Tropical parula

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Tropical parula
Parula pitiayumi -Piraju, Sao Paulo, Brazil-8.jpg
In Brazil.
Scientific classification edit
Kingdom: Animalia
Phylum: Chordata
Class: Aves
Order: Passeriformes
Family: Parulidae
Genus: Setophaga
S. pitiayumi
Binomial name
Setophaga pitiayumi
(Vieillot, 1817)
Parula pitiayumi map.svg
Range of S. pitiayumi
  Breeding range
  Year-round range

Setophaga americana pitiayumi
Parula pitiayumi

The tropical parula (Setophaga pitiayumi) is a small New World warbler. It breeds from southernmost Texas and northwest Mexico (Sonora) south through Central America to northern Argentina, including Trinidad and Tobago. This widespread and common species is not considered threatened by the IUCN.[1]

This passerine is not migratory, but northern birds may make local movements. For example, although it does not breed in much of Pacific Central America, it is a regular migrant to countries like El Salvador.[2]


It is 4.3 in (11 cm) long and has mainly blue-grey upperparts, with a greenish back patch and two white wingbars. The underparts are yellow, becoming orange on the breast. The male has a black patch from the bill to behind the eye.

Females are slightly duller than the males and lacks black on the head. The immature tropical parula is dull-plumaged, lacks the wing bars, and has a grey band on the breast.

The song is a high buzzy trill, and the call is a sharp tsit.

The tropical parula has about 14 subspecies, with a wide range of plumage tones. S. p. graysoni, is endemic to Socorro in the Revillagigedo Islands.[3] Some subspecies (especially insular ones) are occasionally considered separate species.

Setophaga pitiayumi has occasionally been lumped with the closely related northern parula (S. americana) as a single species. Hybrids are routinely found in the Rio Grande Valley of southern Texas, though this may be a recent phenomenon. Most tropical parulas can be distinguished from the northern parula by their lack of white eye crescents, but this may be ambiguous in hybrids. One should also look for the distribution and extent of non-yellow coloration on the breast, and the extent of yellow below the cheek and on the belly.

In addition, a partially leucistic tropical parula female was seen in 2005, at Reserva Buenaventura in El Oro Province, Ecuador.[4] With several small white areas on the forehead and around the eyes, this bird appeared much like a hybrid, but such birds would only occur as far south as Panama (if they would migrate like the northern parula).


The tropical parula is a species mainly of hill and premontane forests, and does not occur in the Amazon basin. It seems to prefer moderately disturbed and secondary forest and seems to cope well with habitat fragmentation. On the eastern slope of the Andes for example it is regularly found at about 3,300–4,300 ft (1,000–1,300 m). There its habitat is a patchy mix containing primary forest (e.g. high Iriartea deltoidea palm woods), wet premontane secondary forest dominated e.g. by Elaeagia (Rubiaceae) and with abundant epiphytes and hemiepiphytes such as Clusiaceae, former clearings overgrown with shrubs, and fresh forest edges.[5]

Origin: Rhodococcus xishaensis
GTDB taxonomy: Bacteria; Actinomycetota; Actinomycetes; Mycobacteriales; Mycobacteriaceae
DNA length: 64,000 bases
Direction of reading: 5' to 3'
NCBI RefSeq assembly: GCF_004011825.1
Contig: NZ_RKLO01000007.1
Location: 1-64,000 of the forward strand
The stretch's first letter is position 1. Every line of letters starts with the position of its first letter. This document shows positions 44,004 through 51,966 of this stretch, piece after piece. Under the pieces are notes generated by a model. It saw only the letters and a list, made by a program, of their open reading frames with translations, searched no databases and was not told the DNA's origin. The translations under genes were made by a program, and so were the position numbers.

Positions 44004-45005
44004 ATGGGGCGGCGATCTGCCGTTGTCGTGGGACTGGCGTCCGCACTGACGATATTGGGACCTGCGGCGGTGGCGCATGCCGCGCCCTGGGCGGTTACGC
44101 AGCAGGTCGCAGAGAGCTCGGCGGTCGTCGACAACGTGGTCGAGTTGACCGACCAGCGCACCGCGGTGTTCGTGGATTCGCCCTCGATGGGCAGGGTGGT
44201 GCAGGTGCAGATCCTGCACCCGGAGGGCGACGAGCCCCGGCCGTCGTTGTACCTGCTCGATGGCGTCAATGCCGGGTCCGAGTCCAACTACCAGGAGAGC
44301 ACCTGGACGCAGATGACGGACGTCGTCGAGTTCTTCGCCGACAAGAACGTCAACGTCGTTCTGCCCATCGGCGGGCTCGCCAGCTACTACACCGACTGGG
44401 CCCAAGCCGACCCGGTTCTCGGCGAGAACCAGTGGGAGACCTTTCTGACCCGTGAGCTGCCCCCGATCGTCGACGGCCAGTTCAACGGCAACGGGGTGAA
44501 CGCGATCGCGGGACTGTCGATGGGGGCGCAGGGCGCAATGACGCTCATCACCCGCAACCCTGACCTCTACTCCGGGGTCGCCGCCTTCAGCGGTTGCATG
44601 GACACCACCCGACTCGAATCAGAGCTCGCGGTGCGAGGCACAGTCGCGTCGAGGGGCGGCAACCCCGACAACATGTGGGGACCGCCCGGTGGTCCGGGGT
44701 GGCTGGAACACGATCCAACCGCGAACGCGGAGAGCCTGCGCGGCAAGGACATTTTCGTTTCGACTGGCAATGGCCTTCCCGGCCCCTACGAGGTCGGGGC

S. p. graysoni mostly keeps to low woody vegetation, typically Croton masonii shrubs, a few feet (some 1–1.5 meters) above ground; they are more terrestrial than other subspecies of the tropical parula and often can be seen hopping on the ground – though probably less so where feral cats are abundant.[3]

These birds feed on insects, spiders and occasionally berries. They may be seen to attend mixed-species feeding flocks, in some locations (e.g. in the Serra de Paranapiacaba) commonly, but often just coincidentally.[6][7]

The tropical parula nests in clumps of epiphytes (especially Spanish moss, Tillandsia usneoides) in a tree, laying usually two eggs in a scantily lined domed nest. Incubation is 12–14 days, mainly by the female. On Socorro Island, the breeding season is probably in the summer months, and by November, the young appear to have fledged.[3]



  1. ^ a b BirdLife International (2012). Parula pitiayumi. In: IUCN 2012. IUCN Red List of Threatened Species. Version 2012.2.
  2. ^ Herrera, Néstor; Rivera, Roberto; Ibarra Portillo, Ricardo & Rodríguez, Wilfredo (2006). "Nuevos registros para la avifauna de El Salvador" [New records for the avifauna of El Salvador] (PDF). Boletín de la Sociedad Antioqueña de Ornitología (in Spanish and English). 16 (2): 1–19.
  3. ^ a b c Brattstrom, Bayard H. & Howell, Thomas R. (1956). "The Birds of the Revilla Gigedo Islands, Mexico" (PDF). Condor. 58 (2): 107–120. doi:10.2307/1364977. JSTOR 1364977.
  4. ^ Hosner, Peter A. & Lebbin, Daniel J. (2006). "Observations of plumage pigment aberrations of birds in Ecuador, including Ramphastidae" (PDF). Boletín de la Sociedad Antioqueña de Ornitología. 16 (1): 30–42.
  5. ^ Salaman, Paul G.W.; Stiles, F. Gary; Bohórquez, Clara Isabel; Álvarez-R., Mauricio; Umaña, Ana María; Donegan, Thomas M. & Cuervo, Andrés M. (2002). "New and noteworthy bird records from the east slope of the Andes of Colombia" (PDF). Caldasia. 24 (1): 157–189. Archived from the original (PDF) on 2008-11-21.
  6. ^ Machado, C.G. (1999). "A composição dos bandos mistos de aves na Mata Atlântica da Serra de Paranapiacaba, no sudeste brasileiro [Mixed flocks of birds in Atlantic Rain Forest in Serra de Paranapiacaba, southeastern Brazil]". Revista Brasileira de Biologia (in Portuguese and English). 59 (1): 75–85. doi:10.1590/S0034-71081999000100010.
  7. ^ Olson, Storrs L. & Alvarenga, Herculano M. F. (2006). "An extraordinary feeding assemblage of birds at a termite swarm in the Serra da Mantiqueira, São Paulo, Brazil" (PDF). Revista Brasileira de Ornitologia. 14 (3): 297–299. Archived from the original (PDF) on 2008-12-17.

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